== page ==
Fiduciary advocates renewed their call Tuesday for the Securities and Exchange Commission to act “expeditiously” to establish this year a uniform fiduciary standard of conduct consistent with Section 913 of the Dodd-Frank Act, which says the agency has the authority to write a fiduciary rule for brokers that’s “no less stringent” than the Investment Advisers Act rule.
In a joint letter to SEC Chairwoman Mary Jo White and the four SEC commissioners, the groups — which include AARP, the Certified Financial Planner Board of Standards, the Consumer Federation of America, the Financial Planning Association, Fund Democracy and the National Association of Personal Financial Advisors — provide what they say is “empirical evidence” from academic research, market analysis, and observation of industry practices that illustrates the harm to investors that results from allowing brokers to give advice to retail customers under a “suitability” standard.
“We strongly believe that in order to be meaningful and consistent with Section 913, a uniform fiduciary rule must include more than the current suitability standard supplemented by additional disclosure requirements,” wrote the groups, who dub themselves the “Friends of Fiduciary.”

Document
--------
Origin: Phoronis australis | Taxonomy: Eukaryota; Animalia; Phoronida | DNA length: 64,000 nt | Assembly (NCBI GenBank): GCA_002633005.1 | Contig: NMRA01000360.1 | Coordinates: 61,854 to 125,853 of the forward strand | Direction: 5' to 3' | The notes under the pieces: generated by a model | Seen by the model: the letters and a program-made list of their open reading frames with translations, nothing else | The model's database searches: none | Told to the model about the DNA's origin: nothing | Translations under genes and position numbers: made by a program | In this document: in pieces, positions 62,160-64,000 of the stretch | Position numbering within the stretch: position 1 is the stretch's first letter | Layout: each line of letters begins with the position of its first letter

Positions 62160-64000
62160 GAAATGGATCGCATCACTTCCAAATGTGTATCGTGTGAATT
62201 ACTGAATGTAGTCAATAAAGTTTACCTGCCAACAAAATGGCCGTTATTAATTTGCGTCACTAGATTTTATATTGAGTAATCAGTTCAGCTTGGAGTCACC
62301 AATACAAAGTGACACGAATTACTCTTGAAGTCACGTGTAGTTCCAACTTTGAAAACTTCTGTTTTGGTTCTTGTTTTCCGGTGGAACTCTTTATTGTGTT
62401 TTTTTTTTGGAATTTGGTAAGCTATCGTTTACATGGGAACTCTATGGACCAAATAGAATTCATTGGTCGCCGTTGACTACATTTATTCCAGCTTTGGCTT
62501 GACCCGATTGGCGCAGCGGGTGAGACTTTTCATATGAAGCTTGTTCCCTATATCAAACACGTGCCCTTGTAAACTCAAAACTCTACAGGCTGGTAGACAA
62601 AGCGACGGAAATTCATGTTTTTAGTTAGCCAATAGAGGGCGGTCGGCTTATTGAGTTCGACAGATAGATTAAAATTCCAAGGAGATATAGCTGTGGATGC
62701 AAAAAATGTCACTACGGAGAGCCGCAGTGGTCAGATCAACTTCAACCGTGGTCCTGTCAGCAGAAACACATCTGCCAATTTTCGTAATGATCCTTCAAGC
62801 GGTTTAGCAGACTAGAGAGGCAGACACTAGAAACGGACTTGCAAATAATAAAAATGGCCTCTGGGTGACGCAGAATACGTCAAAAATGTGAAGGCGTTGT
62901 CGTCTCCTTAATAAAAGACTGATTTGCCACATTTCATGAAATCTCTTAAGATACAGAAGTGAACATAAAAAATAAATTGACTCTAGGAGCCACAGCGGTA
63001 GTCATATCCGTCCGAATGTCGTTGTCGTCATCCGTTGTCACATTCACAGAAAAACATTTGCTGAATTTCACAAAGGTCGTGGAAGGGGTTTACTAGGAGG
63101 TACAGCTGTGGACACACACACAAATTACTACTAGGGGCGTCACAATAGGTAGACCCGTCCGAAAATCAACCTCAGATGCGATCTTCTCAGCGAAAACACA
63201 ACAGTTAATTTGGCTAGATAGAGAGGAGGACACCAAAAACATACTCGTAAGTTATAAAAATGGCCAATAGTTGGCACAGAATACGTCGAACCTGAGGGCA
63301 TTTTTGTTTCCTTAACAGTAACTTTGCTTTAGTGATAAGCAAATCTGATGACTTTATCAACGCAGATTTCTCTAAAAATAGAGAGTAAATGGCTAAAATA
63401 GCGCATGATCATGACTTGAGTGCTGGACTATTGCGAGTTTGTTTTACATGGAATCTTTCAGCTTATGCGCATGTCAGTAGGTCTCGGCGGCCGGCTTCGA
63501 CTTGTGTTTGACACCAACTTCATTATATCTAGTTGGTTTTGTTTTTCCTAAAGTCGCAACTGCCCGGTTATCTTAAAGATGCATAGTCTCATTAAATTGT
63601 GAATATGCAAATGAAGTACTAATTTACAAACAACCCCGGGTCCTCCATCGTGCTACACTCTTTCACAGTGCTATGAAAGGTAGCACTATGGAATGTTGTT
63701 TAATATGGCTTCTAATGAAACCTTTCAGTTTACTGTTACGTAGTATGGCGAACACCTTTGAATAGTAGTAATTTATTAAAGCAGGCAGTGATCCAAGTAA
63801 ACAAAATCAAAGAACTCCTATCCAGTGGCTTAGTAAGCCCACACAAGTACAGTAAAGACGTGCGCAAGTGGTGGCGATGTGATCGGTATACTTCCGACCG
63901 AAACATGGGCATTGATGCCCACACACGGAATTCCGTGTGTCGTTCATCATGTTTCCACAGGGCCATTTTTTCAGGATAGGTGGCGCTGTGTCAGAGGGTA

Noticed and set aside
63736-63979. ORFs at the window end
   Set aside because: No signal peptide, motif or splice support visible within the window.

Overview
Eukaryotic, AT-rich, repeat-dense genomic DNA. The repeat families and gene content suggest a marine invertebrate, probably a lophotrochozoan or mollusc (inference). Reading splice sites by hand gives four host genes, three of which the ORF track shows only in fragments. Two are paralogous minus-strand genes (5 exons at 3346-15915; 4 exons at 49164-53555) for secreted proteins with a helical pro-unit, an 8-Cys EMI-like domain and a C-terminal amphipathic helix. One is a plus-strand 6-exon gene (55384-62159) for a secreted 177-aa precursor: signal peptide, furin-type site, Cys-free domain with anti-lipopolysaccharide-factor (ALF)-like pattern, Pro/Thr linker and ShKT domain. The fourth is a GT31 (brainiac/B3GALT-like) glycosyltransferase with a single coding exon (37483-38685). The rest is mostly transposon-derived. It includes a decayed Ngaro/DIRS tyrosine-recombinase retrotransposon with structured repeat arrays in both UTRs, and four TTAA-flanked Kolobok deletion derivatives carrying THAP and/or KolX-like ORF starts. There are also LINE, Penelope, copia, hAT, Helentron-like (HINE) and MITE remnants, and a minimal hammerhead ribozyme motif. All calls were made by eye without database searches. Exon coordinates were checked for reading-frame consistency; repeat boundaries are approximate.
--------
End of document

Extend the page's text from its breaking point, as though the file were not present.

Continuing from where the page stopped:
Designed with a sales relationship in mind, the groups continued, “the suitability standard does not impose the same clear obligation that exists under a fiduciary standard, which requires the advisor to put the customer’s interest first.”
The groups go on to argue that the suitability standard “does not impose an obligation on brokers to appropriately manage conflicts of interest in order to ensure that they do not influence recommendations. These are among the standards that distinguish a suitability relationship from a fiduciary relationship.”
But Ira Hammerman, executive vice president and general counsel for the Securities Industry and Financial Markets Association, said in reaction to the groups’ letter that while SIFMA “fully supports the SEC moving forward with fiduciary rulemaking,” SIFMA ”strongly disagrees with any suggestion that customers of broker-dealers are suffering concrete harm in terms of higher costs or poorer performance.”
In fact, Hammerman continued, ”because broker-dealer customers pay commissions as opposed to asset management fees, they are often more economical than RIA accounts. As for account performance, I’m sure there are plenty of broker-dealer accounts that perform better than RIA accounts, and I’m sure there are examples of RIA accounts that do better than broker-dealer accounts.”
There is no justification, the groups say, “for applying different standards of care to financial professionals who are offering the same services to investors. Over the years, broker-dealers have not only identified themselves as financial advisors, but they have offered virtually identical services to investors in order to compete. The Commission has permitted, at least tacitly, this evolution by failing to apply the appropriate regulatory standard,” the groups say.